Australia had the edge in many of the game statistics, but Argentina were that much more organized and disciplined and made sure that the areas they did have the advantage in got translated into points on the board. Their kicking game was so much better than Australia’s and they controlled the zones where the ball was landing superbly. There was some clinical opportunism from the Pumas last Saturday, which in the past had often been scuppered by basic errors in execution, but in San Juan everyone seemed to have rehearsed their lines to a tee and knew exactly where they were supposed to be and what they were supposed to do when they got there. Santiago Carerras continued to develop as a world class fly half and playmaker for the Pumas while Australia simply failed to exercise any authority over the game from the ten jersey, often relying on scrum half Nic White to perform the role of both 9 and 10.

It was an outstanding team performance from Argentina, with all 23 players putting up their hands and being counted. It will stand them in good stead for a challenging tour to New Zealand, which could be a bridge too far, but given the recently exposed weaknesses in the All Blacks structure could also be a golden opportunity to create a bit of history.

Rennie puts a brave face on the loss of his inspirational Captain at the eleventh hour

Wallaby Head Coach Dave Rennie is to be commended for his support of Captain Michael Hooper’s last minute withdrawal from the Argentinian tour for personal reasons, but it is clear that it’s been a difficult pill to swallow for a team already ravaged by injury

As we said in the podcast, given the fact that player welfare is being so hotly debated these days, we were impressed by the support Michael Hooper received from the Australian Union, his Coach and his players when at the eleventh hour he left to return home for personal reasons, just ahead of Australia’s opening Test against Argentina. The importance of Hooper to the Wallaby setup cannot be underestimated, and without him they are not quite the same. However, both Coach Dave Rennie and the players stood by their leader’s decision and in the first Test to a man they played to honor their absent leader. It paid huge dividends as Australia romped to a comprehensive win even if it came at a cost in terms of increasing Australia’s already lengthy injury list, most notably fly half Quade Cooper being added to the casualty ward.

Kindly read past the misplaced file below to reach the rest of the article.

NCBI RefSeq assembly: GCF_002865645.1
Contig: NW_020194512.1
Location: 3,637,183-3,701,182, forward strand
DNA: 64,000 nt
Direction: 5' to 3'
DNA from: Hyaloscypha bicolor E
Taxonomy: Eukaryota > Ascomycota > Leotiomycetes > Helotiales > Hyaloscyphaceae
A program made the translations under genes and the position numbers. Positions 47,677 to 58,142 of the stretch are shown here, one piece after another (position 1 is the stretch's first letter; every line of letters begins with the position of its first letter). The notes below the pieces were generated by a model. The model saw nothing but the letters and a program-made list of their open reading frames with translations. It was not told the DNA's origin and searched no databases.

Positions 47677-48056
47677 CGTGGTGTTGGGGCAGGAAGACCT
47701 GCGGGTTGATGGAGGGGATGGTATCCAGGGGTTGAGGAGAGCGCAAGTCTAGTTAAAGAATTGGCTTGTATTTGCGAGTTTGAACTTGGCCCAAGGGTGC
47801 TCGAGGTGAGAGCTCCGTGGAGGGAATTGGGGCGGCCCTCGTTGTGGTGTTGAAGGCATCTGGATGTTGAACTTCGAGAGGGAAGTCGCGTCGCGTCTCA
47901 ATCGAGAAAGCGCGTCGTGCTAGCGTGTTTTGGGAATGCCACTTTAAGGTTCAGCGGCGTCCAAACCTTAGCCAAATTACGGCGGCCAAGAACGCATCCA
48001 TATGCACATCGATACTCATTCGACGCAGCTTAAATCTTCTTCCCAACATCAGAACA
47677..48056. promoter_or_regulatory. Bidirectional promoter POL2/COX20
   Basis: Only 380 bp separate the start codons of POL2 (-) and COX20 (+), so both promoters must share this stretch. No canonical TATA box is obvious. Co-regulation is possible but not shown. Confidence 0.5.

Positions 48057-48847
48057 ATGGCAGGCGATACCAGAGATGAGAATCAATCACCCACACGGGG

A week later though it was a different story. Australia perhaps took their foot off the gas after such an assured victory the week before, but if anything simply seemed unprepared for the passionate but highly clinical backlash from their Argentinian hosts that they must have known was coming. The mantra of playing for the absent Hooper also appeared to have lost some of its shine, and the Wallabies looked disjointed and unsure of themselves. Stand in Captain James Slipper played out of his skin as did number eight the increasingly impressive Rob Valetini, while Marika Koroibete ran at Argentina from every inch of the park for the full eighty minutes as well as tackling like a man possessed. However, without James O’Connor really owning the 10 jersey, game management increasingly fell to the overworked Nic White at scrum half. As a result Australia were simply unable to link phases together with any kind of cohesion or consistency. Argentina were suffering from no such problems.

With Quade Cooper out till probably just before the World Cup at worst, or the Autumn Internationals at best, and James O’Connor rusty since his injury spell post Super Rugby, Australia simply have to fast track Noah Lolesio as their starting number 10. It will be a huge ask for him against a Springbok side looking to make amends for the wobble at Ellis Park, but if he can get through the challenge, with the added advantage that Australia has not been a happy hunting ground for the Springboks in recent years, then all is not lost. Simply put, Australia have no choice. Get it right and the rest will come, as this is a well coached team with some excellent rugby skills but without a solid pivot at 10, their potential will remain elusive.

That’s it for now. We’ll hopefully be back ahead of Round 3 of the Rugby Championship, but if pressures of work don’t permit, feel free to have a listen to the weekly podcast wrap up on the TV listings page. Stay safe everyone and enjoy the rugby and what’s left of the summer!

This year’s Summer Tours look set to come to an unprecedented conclusion as across the board Game 3 is a series decider for all!!!

In 50 years of watching rugby, I have to be honest I can’t remember the last time the annual summer tours by the Northern Hemisphere have ended with all series needing to be decided in game 3. As a result we are in for a truly spectacular Saturday this weekend, akin to Super Saturday in the Six Nations. Ireland look to try and create history by building on their first ever win against the All Blacks in New Zealand by claiming an unprecedented series victory. England will attempt to carry the momentum of last weekend’s win over Australia, to clinch a series themselves. Meanwhile in South Africa, Wales look to create the upset of the year as they seek to topple the Springbok colossus and claim a series win despite being perhaps the most outrageous but brave underdogs of all the teams this year. Lastly, Scotland’s new kids on the block look to claim a series in the physical cauldron that is Argentina. In short, there’s plenty of potential history in the making and plot lines to follow this Saturday. If you love our glorious game, it will be almost impossible to tear yourself away from the TV for eight hours, so best make excuses with family and friends now, as it’s unlikely they will be seeing much of you on Saturday!